NBC portrays Bob Dole's lack
of appearance at the NAACP convention as "an insult to
African-American voters" which "may reinforce...racial
divides along party lines."
> 1) This quote was picked
up by MRC analyst Gene Eliasen fromthe June 28 Washington Week in
Review. Time magazine Washingtonreporter Michael Duffy thinks the
First Lady is surrounded bycontroversy because she's doing so much
more: "I also think thatMrs. Clinton has changed the role of
First Lady so much, youknow, by getting so involved and so active and
paid such a highprice for it."
> 2) Appearing on CNN's
Larry King Live on Monday July 1, Eleanor Clift offered this
explanation as to who is to blame for the Gary Aldrich book: "One
thing we haven't really mentioned is the people who are surrounding
Mr. Aldrich and in fact they are members of what I would call the
right-wing mafia. I mean they were there for Paula Jones and they are
fueling a lot of what we hear on hate radio." MRC analyst
Geoffrey Dickens found thatquote.
> 3) MRC analyst Steve
Kaminski caught this conclusion to Newsweek Senior Editor Joe Klein's
July 8 piece on filegate: "But if Clinton does survive this
pounding, it may mean the revulsion against the `-gate' phenomenon --
20 years of ever-diminishing scandals -- is now more intense than the
disgust caused by any individual charge. If so, it would be the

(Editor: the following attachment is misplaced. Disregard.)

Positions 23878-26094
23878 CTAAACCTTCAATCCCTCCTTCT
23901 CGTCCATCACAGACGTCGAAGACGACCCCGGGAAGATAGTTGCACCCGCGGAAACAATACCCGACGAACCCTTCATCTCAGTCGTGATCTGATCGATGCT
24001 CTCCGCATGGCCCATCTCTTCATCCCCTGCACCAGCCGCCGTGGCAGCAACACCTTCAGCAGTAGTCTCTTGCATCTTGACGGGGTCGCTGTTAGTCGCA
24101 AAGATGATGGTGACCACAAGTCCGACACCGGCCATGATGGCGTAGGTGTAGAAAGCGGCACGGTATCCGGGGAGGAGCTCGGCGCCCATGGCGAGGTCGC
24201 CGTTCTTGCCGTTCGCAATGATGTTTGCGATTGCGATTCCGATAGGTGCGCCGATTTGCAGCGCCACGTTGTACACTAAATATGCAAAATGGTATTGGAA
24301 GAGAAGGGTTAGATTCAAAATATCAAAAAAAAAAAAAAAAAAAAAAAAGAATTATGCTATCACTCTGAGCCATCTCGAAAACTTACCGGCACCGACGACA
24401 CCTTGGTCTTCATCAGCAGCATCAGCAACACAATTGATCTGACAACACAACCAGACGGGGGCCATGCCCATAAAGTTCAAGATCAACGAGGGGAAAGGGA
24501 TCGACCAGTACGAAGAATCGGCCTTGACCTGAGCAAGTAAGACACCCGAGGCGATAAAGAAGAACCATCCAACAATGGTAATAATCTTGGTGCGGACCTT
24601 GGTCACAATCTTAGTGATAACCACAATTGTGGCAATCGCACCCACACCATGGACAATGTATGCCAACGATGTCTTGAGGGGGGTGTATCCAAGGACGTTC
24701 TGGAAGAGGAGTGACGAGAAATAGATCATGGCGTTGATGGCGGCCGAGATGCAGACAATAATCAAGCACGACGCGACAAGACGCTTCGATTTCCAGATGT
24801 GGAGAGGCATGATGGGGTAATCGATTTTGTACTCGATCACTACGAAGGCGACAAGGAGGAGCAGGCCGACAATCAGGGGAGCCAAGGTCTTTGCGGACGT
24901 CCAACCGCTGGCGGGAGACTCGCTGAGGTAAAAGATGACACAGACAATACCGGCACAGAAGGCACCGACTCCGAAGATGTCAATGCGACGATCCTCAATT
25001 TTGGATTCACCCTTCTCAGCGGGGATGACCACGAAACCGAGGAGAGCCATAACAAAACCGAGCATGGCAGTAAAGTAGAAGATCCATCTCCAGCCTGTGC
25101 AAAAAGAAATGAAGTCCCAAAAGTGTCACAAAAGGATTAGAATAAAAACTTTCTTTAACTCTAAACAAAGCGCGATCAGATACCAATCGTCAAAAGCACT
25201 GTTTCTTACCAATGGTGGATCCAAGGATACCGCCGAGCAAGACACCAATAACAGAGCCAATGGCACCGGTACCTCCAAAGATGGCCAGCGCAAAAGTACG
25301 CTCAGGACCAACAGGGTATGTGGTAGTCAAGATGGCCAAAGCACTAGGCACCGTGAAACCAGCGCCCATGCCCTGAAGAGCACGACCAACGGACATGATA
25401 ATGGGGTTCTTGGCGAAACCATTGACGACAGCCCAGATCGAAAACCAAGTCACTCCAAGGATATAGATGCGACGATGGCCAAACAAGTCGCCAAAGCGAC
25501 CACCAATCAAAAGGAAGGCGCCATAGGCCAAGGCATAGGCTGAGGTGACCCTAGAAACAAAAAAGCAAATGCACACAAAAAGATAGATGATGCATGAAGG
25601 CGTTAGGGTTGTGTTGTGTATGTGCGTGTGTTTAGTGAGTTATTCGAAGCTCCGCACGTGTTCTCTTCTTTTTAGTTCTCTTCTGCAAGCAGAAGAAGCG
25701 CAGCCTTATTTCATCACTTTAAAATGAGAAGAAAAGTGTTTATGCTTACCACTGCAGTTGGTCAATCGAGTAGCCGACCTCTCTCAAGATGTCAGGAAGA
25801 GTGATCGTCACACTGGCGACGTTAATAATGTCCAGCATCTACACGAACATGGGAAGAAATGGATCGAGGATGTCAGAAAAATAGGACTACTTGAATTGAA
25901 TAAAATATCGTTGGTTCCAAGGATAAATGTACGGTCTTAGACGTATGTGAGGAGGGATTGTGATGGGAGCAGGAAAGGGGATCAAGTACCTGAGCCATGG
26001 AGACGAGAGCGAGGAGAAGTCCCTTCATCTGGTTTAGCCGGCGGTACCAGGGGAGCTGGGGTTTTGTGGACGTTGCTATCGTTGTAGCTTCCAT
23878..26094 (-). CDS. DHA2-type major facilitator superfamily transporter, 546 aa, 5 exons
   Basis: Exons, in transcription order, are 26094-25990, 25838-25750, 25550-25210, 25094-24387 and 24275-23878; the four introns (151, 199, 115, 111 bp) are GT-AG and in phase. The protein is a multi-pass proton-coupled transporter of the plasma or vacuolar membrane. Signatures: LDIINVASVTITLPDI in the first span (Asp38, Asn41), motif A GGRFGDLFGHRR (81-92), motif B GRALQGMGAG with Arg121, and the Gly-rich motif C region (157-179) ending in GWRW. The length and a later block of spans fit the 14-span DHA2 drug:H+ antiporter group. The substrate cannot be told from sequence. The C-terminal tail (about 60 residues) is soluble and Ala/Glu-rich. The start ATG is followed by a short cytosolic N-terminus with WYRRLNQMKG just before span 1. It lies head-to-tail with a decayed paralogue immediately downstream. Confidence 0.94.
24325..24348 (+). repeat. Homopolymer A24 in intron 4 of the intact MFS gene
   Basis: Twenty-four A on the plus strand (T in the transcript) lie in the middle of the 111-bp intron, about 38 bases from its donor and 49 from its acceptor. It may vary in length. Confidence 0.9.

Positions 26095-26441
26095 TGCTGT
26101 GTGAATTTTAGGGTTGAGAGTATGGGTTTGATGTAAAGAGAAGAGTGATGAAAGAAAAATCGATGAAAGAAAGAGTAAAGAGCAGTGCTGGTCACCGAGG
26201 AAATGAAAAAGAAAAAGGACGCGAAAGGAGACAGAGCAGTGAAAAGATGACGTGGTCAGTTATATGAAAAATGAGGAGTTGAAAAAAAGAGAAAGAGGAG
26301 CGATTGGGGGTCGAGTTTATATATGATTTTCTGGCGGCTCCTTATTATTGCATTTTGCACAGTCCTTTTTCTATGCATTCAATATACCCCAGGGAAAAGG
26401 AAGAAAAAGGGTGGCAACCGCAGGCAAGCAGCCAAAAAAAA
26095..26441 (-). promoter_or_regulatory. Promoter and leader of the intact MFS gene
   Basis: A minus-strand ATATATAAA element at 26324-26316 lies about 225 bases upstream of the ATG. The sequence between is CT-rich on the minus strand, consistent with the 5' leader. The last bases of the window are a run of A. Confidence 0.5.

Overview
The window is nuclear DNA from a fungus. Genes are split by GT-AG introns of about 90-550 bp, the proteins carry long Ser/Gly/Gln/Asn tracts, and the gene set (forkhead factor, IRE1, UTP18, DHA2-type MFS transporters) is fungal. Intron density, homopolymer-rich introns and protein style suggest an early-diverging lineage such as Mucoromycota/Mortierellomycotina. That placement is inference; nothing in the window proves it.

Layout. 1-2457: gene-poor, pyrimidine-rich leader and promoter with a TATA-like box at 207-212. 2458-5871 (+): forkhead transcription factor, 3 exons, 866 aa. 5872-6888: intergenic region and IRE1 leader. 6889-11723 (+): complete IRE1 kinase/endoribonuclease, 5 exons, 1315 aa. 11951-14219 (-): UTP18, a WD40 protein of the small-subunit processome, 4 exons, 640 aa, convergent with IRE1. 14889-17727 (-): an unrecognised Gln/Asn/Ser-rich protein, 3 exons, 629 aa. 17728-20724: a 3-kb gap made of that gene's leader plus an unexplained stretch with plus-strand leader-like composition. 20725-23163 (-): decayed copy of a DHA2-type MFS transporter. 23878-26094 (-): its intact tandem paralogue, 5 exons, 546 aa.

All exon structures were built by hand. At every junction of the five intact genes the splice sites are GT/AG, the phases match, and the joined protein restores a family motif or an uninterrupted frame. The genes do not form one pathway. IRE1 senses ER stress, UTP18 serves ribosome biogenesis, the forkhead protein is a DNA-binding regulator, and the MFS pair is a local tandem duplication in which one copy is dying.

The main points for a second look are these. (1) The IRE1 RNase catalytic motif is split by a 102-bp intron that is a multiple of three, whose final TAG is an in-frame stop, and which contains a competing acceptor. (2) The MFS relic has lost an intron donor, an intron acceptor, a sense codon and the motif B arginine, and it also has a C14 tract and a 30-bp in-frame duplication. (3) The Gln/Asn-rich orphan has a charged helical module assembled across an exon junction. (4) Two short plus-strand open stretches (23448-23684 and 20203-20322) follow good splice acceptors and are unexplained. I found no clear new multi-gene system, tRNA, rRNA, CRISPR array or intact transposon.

President's most memorable public service."
Funny how he didn't feel that
way until the scandals hit a Democratic President.
> 4) After summarizing
Bill Clinton's attack on Dole over the assault weapons ban, on the
July 10 NBC Nightly News reporter Jim Miklaszewski proceeded to review
the controversy over Bob Dole not addressing the NAACP convention.
Here's the last two-thirds of his Wednesday night story as transcribed
by MRC intern Jessica Anderson:
Miklaszewski: "No doubt
this was a Clinton crowd. That comes as no surprise to Bob Dole. Dole
had been invited to speak to the convention yesterday, but declined.
He claimed he was already committed to campaigning and the All-Star
baseball game. To those at this convention that was quite a stretch
and an insult to African-American voters."
[Woman at NAACP convention:
"When you want to be President of the United States of America,
you cannot afford to write any American off."]
Miklaszewski: "Back in
Washington, Dole's Democratic critics had a field day."
[Rep. John Conyers, Jr., (D)
Michigan: "He's saying, 'I don't care about the black vote in
November,' and I think that the black vote in November will not care
already appears to be the case. The latest NBC News/Wall Street
Journal poll shows Clinton has a lock on the African-American vote;
only five percent would vote for Bob Dole. [On-screen visual shows
Clinton with 87 percent and Dole with five percent, plus or minus
seven percentage points.] But even Colin Powell believes that Dole
should have made an appearance."
[Gen. Colin Powell (Ret.):
"I wish he didn't have a scheduling conflict. I think it would
have been useful for him to present his views to the NAACP."]
Miklaszewski: "It would
have been a tough crowd."
[Anonymous man: "I think
he made the right move he didn't come because perhaps he might get
"Nevertheless, by not showing up here, Bob Dole may reinforce
those racial divides along party lines and fuel the anxiety among some
Republicans that in this presidential campaign Bob Dole may not be up
to the challenge. Jim Miklaszewski, NBC News, Charlotte."
So, when Bill Clinton fails
to address a Christian Coalition convention that's an insult to all